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Mid-century material used as curtaining

Mid-century material used as curtaining

Fabric again with a very mid-century type of pattern shown here in two views as curtaining but in two very different colours and what a difference the colouring makes to the look of the room with the two curtains!

I intended the grey to be a very low contrast design to make the curtains not too visible but, having experimented, I now prefer the blue which I think creates excitement in the room while the grey is very nondescript – much more so than I intended.

Such are the surprises of pattern design! This was created in Xara Designer from a pattern that began in Illustrator and the two scenes were assembled and rendered in Cinema 4D using the irawan cloth reflectance channel.

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I’ve been rather neglecting the floor tiles and lino that I created in perfusion last year so here is an excellent lino for the kitchen floor. Created in the Country Kitchen from Daz, this scene was assembled and rendered in that program.

You know, I had forgotten what fun it was to create and render scenes with lino so you can expect some more over the winter months. The big advantage in creating them is that, as with my other love of transport fabrics, I seem to be the only one who enjoys designing them. Such is life, we all have our own fun projects.

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mid-century inspired fabric

mid-century inspired fabric

Now this is a nice pattern created using mid-century style motifs and (almost) mid-century colours and shown on, as near as I can get it, a mid-century dress.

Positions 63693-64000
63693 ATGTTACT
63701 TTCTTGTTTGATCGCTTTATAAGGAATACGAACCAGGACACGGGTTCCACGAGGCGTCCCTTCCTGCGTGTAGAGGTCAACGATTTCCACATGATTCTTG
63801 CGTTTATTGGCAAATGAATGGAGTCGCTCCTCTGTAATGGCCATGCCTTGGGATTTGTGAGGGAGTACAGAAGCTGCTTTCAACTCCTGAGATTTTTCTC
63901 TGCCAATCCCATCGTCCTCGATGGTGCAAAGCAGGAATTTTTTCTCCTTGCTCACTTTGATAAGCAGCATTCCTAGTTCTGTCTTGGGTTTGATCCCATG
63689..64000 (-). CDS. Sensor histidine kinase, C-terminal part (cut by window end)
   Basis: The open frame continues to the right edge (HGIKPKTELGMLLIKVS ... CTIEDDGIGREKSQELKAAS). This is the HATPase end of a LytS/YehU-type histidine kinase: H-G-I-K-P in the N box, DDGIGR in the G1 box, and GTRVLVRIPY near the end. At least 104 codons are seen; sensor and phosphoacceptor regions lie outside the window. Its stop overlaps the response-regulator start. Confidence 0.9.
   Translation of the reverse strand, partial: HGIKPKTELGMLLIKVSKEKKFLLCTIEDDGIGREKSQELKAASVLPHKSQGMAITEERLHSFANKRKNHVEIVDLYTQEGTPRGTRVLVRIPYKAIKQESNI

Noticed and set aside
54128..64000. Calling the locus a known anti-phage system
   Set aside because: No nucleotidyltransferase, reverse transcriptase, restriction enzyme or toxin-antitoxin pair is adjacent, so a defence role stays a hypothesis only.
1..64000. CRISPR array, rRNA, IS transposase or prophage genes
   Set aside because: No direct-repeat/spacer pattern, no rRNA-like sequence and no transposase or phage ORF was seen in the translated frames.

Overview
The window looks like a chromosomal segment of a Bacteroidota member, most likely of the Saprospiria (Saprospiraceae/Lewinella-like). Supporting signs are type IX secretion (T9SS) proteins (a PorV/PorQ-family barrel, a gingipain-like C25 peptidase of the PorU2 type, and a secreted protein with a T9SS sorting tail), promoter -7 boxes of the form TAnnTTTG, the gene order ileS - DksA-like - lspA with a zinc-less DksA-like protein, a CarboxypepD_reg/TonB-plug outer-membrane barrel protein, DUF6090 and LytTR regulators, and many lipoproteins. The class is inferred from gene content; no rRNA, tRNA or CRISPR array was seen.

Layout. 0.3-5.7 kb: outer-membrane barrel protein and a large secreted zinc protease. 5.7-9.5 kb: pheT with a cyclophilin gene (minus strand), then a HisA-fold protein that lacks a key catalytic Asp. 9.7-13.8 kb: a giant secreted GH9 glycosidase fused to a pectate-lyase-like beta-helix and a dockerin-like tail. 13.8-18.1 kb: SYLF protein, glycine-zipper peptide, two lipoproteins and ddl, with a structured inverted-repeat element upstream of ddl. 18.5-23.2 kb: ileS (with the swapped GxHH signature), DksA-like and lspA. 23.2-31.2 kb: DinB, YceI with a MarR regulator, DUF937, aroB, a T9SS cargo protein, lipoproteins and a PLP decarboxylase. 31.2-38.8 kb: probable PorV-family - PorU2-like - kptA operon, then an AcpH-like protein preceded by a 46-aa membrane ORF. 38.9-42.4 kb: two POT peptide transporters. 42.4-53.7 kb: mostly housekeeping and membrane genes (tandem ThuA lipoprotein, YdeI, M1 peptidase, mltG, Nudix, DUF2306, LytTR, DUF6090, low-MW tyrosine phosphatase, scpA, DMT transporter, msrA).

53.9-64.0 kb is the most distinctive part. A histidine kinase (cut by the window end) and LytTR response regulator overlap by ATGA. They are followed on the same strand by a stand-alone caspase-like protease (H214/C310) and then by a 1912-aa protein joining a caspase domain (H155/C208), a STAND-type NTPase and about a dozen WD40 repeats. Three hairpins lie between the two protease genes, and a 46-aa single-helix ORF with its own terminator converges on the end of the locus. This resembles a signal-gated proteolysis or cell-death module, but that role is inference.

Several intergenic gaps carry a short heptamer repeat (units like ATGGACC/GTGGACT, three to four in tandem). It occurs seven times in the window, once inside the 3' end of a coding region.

This design is inspired by the same late 50s patterns that came from this extremely important and formative period and that has inspired me recently. It is shown on a dress obtained from Daz (Autumn Rain) in two styles and in different scales as well as colours.

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Heavyweight winter curtain material

Lightweight summer curtain fabric

Ah, we are back in the 1950s again, in that time of great creativity after the stifling and terrible years of the Second World War.

This design is inspired by the various motifs that were created in that period and it is shown in two colours although it can look good in a whole variety of hues but these two looked the best for curtaining. One is a heavy, winter curtain while the other is a much lighter one for use in the summer.

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Modern textile design

Modern textile design

OK, this is not mid-century, it is, however, a very exciting modern design using modern colours and modern motifs.

Intended for a general purpose textile, it is shown here as a length of cloth and also as a swatch with a black background.

The pattern was created in Xara Designer now but is based on an old Illustrator idea that I did some time ago. It was assembled and rendered in Cinema 4D.

Also, a little celebration for myself, I am informed that this is my 7 year anniversary with WordPress (not with this blog, however, but this is my 240th post)

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mid-century curtain material

mid-century curtain material

Some curtain fabric patterns look great as horizontals, some as verticals but this one has got the lot and looks good either way. Here are two images which show the pattern in both directions and at two different scales.

This pattern was designed at the outset as curtain fabric and intended to be both light, eye-catching and sophisticated and is the sort of curtain material that you might have found in the better class 1960s lounge. For that matter, it is the sort of material that you might find now in the better class modern house.

The pattern is based on mid-century ideals and motifs and was created in Xara Designer and then assembled and produced in Cinema 4D.

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Coach seat fabric textile

This texture was designed from the outside as a transport fabric although it could, with success, also be used for general upholstery use.

Based squarely on mid-century motifs it looks excellent in the Nimos coach obtainable from Daz. Although the coach is designed for Bryce, it comes with an object file and so this render was produced in Cinema 4D, the pattern being made in Xara Designer.